Europe: ‘There is a lack of urgency’
Businesses are waiting longer for their money.
The payment behaviour in Europe has so far deteriorated slightly in 2016 compared to the previous year (see chart “Europe: Payment behaviour is stagnant”). The positive development observed from 2014 to 2015 has now come to a standstill. Invoices paid on time accounted for 80 per cent on average in Western Europe and 74 per cent in Eastern European countries. In 2015, the values were one percentage point higher in both geographic areas. Most companies do not expect the development to reverse again. These statistics are reported in the EOS Survey ‘European Payment Practices’ 2016, for which the independent market research institute TNS Infratest questioned 3,000 companies in 14 European countries.
Parallel to the stagnating payment behaviour, the payment deadlines companies allow their clients in 2016 have increased in comparison to the previous year (see chart on the left). On average, clients have 36 days, so two more days, to pay their bills. In the UK, companies allow their clients four more days than in 2015 to pay, and in Hungary, it is seven additional days. ‘When we compare the results of last year, we see a link between payment deadlines and payment behaviour,’ says Hans-Werner Scherer, Chairman of the EOS Group’s Board of Directors.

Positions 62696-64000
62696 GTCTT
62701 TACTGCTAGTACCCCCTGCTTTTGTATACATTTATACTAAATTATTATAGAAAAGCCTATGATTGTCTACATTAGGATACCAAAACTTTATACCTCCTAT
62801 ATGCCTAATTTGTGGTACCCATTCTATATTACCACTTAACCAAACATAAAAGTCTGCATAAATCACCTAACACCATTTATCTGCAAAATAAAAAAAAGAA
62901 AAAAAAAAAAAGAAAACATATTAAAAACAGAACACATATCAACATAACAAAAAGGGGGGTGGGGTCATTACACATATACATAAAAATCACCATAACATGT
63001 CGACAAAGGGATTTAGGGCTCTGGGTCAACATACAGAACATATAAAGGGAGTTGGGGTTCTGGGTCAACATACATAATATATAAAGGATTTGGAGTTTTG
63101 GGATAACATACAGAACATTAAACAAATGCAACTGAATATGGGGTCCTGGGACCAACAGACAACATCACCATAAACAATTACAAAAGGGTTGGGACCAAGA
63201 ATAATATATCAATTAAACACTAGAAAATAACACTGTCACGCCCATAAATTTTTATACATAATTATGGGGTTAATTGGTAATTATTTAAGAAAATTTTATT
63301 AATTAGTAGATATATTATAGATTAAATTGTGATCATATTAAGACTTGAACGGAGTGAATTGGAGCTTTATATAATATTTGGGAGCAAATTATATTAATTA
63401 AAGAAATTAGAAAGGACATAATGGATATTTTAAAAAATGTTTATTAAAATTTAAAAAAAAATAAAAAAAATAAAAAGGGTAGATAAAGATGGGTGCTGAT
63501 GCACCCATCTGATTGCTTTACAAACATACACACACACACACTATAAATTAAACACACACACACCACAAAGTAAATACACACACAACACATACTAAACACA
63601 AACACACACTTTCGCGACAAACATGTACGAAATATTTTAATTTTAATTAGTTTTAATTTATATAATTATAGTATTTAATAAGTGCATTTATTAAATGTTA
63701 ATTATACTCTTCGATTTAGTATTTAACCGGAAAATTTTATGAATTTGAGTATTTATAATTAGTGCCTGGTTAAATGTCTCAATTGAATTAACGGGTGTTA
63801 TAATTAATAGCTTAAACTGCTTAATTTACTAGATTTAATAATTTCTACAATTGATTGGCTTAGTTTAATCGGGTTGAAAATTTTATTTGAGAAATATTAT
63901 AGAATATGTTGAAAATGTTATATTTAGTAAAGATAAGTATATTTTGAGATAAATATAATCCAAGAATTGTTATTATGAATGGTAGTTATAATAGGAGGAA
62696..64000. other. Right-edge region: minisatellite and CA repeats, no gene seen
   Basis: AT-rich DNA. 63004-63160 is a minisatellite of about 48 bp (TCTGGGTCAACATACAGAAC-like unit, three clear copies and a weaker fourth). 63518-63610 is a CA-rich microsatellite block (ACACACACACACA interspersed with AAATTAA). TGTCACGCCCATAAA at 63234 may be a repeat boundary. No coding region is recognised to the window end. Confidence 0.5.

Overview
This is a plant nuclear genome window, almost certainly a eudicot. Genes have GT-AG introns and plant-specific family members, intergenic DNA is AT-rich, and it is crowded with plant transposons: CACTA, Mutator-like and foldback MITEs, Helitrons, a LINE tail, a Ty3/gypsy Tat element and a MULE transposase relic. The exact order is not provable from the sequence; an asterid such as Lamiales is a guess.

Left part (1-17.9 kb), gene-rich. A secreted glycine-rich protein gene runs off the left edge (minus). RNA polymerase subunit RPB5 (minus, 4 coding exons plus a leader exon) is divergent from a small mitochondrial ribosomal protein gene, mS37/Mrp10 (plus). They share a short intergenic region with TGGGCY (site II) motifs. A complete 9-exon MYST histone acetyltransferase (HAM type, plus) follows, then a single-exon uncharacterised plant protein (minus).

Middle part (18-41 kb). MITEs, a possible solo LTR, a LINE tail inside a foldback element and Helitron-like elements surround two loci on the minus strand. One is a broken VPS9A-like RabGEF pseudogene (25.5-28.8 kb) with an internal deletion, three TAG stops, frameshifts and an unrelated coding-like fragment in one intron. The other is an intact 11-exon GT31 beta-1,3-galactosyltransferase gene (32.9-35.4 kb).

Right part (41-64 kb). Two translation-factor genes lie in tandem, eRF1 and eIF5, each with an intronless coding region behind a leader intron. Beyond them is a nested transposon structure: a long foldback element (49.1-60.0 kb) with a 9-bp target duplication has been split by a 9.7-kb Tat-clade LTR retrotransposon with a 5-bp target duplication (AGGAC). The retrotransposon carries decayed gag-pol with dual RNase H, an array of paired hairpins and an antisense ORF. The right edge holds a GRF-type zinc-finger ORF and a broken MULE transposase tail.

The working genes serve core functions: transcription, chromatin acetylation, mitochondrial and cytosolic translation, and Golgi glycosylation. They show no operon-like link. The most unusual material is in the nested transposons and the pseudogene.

Contrary to the assumption that longer payment periods lead to punctual payments, clients actually appear to delay payment even further. ‘There is a lack of urgency and invoices are being forgotten,’ says Mr Scherer. ‘If this trend in extending the deadlines continues, we expect that the payment behaviour will deteriorate.’